At one of the locks as we worked the lock an irate boater berated us for not waiting for them.  They had been following us until we passed through Calverley services.  They had not emerged from the bridge 'ole so we had assumed they had stopped at there and so after a wait we started to work the lock knowing no one was behind us.  

Just as AmyJo descended half way the boater appeared an grumbled about not waiting for them. We explained why we had not waited but promised to wait for them at the next lock, Beaston Stone lock. He was still not happy.  We waited in the glorious sunshine for them.  It took well over 20 minutes for them to arrive after AmyJo entered the lock.  The gents wife as very apologetic letting us know it really was not our fault as they had stopped for a newspaper at Calverley services.  He was stunned when they rounded the corner to see AmyJo still in the lock and us waiting.  His attitude changed for the better as a result.

Chris enjoying the sunshine while we wait for the other boat

This family had found a lovely spot for a picnic

Now we're back to our routine of work but with the less free time due to rushing about on the river Dee as the sailing season is now in full swing. Tuesday evenings we are racing in our Enterprise dinghy, whilst as an adult instructor, Thursday nights have seen me out on the water teaching the latest batch of people the basics of handling a sailing dinghy. They did well considering the windy conditions of the last few weeks but I have gained a few more grey hairs.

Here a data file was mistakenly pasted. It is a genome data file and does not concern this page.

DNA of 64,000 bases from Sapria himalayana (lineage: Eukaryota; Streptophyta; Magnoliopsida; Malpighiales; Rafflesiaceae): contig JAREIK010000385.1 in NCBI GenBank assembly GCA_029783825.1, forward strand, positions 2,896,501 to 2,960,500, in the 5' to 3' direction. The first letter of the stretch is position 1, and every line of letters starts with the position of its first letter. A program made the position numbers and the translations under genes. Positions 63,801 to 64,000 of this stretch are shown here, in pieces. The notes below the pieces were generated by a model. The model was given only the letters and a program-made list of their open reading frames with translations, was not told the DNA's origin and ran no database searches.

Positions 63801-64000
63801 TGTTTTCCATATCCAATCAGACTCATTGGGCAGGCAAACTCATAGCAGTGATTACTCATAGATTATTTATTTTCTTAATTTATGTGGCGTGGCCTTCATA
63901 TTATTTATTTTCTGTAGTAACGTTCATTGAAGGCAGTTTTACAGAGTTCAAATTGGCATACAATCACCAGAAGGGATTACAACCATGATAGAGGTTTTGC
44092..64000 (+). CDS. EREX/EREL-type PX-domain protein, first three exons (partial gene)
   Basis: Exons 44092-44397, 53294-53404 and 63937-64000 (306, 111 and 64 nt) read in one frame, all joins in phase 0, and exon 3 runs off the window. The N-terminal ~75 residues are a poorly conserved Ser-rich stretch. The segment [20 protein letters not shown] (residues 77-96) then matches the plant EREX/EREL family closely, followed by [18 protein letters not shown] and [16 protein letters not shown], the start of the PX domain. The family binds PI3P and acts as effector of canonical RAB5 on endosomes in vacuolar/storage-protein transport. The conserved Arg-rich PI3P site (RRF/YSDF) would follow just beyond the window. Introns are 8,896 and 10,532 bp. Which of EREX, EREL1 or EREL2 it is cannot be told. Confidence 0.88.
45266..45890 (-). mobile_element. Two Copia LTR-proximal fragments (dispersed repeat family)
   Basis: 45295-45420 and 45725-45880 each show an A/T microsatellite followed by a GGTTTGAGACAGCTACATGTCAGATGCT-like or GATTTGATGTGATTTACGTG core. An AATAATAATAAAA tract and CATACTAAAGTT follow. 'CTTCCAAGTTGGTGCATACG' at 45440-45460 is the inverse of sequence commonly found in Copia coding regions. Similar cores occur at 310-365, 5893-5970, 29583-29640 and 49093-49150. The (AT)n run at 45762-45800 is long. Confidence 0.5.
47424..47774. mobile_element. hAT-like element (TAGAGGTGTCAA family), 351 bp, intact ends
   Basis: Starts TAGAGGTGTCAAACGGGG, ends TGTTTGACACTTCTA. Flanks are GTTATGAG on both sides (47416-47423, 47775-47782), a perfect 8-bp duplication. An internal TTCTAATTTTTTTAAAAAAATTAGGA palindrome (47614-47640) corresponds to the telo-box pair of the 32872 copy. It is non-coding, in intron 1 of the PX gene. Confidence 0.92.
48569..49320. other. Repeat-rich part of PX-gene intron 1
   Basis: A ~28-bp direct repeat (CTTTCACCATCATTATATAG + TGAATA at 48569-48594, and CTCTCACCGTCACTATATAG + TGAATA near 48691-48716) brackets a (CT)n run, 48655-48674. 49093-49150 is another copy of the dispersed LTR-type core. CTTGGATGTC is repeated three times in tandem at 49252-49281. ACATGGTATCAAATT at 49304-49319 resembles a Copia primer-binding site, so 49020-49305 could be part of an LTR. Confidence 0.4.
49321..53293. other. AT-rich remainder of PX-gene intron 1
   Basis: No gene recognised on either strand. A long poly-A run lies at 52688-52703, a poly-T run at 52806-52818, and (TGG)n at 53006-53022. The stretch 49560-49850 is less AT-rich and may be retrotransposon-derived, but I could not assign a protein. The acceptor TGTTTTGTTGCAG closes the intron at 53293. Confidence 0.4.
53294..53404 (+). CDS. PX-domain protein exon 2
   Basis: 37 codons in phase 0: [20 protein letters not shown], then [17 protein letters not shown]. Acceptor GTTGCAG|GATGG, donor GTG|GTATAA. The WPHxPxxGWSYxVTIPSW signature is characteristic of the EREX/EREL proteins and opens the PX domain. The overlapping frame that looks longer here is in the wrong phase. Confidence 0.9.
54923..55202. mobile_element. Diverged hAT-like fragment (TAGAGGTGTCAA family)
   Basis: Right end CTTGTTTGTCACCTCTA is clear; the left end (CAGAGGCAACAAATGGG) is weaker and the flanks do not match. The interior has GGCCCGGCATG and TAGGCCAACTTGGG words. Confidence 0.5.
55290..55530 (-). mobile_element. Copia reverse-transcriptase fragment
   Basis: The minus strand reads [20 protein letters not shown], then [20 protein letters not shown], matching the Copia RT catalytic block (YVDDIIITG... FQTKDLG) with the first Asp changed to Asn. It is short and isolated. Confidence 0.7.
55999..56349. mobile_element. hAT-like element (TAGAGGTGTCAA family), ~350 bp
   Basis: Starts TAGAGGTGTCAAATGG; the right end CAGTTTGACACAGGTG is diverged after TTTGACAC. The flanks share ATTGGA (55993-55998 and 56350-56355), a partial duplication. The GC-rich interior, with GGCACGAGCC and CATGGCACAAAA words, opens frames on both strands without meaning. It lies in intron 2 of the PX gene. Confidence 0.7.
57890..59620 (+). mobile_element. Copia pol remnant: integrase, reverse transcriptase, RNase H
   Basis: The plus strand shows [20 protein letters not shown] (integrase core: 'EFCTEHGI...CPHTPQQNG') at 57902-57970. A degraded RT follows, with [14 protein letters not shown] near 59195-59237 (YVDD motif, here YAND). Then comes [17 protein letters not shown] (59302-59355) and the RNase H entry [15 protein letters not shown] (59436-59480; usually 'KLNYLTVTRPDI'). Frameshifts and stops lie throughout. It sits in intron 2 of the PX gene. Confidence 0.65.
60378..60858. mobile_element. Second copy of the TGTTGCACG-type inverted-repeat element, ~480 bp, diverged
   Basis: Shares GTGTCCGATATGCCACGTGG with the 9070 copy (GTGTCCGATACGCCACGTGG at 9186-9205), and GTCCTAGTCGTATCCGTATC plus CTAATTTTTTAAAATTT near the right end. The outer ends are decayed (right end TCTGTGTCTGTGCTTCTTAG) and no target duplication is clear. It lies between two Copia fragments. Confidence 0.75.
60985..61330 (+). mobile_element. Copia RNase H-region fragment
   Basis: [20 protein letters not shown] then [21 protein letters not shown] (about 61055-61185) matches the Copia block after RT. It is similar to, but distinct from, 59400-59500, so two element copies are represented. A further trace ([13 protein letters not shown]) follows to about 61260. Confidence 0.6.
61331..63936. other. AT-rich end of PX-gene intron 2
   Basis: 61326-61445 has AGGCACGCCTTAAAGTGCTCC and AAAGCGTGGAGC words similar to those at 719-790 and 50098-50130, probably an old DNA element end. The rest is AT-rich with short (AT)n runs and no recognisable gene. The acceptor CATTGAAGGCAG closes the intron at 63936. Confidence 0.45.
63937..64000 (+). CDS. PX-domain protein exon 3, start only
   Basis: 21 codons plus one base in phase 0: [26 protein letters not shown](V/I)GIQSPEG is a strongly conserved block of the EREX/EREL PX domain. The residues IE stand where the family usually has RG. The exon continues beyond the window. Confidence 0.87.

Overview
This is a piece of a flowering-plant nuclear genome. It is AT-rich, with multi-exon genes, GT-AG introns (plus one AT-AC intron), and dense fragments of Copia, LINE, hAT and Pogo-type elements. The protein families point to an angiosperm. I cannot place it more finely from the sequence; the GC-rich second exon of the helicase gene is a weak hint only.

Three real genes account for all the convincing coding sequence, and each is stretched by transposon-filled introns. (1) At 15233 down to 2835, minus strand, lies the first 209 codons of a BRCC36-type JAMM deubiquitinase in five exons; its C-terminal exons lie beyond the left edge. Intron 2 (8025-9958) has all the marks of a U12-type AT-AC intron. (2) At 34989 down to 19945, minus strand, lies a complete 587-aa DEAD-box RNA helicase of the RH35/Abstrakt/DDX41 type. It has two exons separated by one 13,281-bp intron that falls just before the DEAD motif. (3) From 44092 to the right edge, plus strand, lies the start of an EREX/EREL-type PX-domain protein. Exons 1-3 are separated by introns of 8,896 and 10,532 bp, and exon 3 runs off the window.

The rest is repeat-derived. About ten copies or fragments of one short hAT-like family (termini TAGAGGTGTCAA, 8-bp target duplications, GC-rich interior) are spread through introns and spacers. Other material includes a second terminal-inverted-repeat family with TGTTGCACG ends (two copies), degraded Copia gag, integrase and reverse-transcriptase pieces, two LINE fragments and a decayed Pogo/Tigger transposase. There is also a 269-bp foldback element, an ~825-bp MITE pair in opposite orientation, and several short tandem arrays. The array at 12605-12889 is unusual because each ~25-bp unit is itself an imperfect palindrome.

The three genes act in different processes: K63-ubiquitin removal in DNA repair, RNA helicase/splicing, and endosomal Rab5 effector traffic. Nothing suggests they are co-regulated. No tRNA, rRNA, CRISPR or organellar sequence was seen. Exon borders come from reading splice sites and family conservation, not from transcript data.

Two weeks ago there was an exodus of our mooring neighbours as Sheila on nb Abbey Rose, Jacky and Irene on nb Duck's Deluxe, along with Joe and Dave on nb Third and Final headed out of the marina on their annual cruise to Liverpool docks, this time to see the 3 queens sail into Liverpool. We are planning to join them for the day next weekend.


Dave and Joe on Third and Final lead the way

Followed by Irene and Jacky on Ducks Deluxe


With Paul and Sheila on Abbey Rose as rear guard
AmyJo looking slightly lonely

On board AmyJo I have continued my experiments with the fitting of secondary glazing for the Houdini Hatches using the same method as the port holes. This has turned out to be surprisingly effective. The perspex keeps condensation at bay but also allows the light from the hatches into the cabin. I do find it odd that the 4mm thick perspex appears to be even more effective than the 2 inch thick foam. This may also coincide of course with the warmer evenings and the fact we rarely light the Hobbit fire now. The Erberspacker heater on 3 hours in the evening being sufficient. Only time and the depths of winter will show if the perspex is really working I guess.

You cannot see the Perspex only the rubber surround in this photo
We are also getting round to thinking about solar panels now for when we are cruising longer when retired. I've been trawling the internet and have come up with a lockable top box design for the panels. The top box will be the standard design with a slightly pitched top with two hinged solid lids. On top of these lids will sit another hinged lids with the solar panel mounted on them. It would be a simple case of lifting one panel lid up to angle it for the sun leaving both panels on the box angled as required. Not sure who we're getting the solar panels from just yet but Onboard Solar seems to have what we want and will fit them too. My plan is to have two boxes taking 2 100W panels each. This should give us about 400W when optimal and be sufficient for our needs. I'll post more on this later.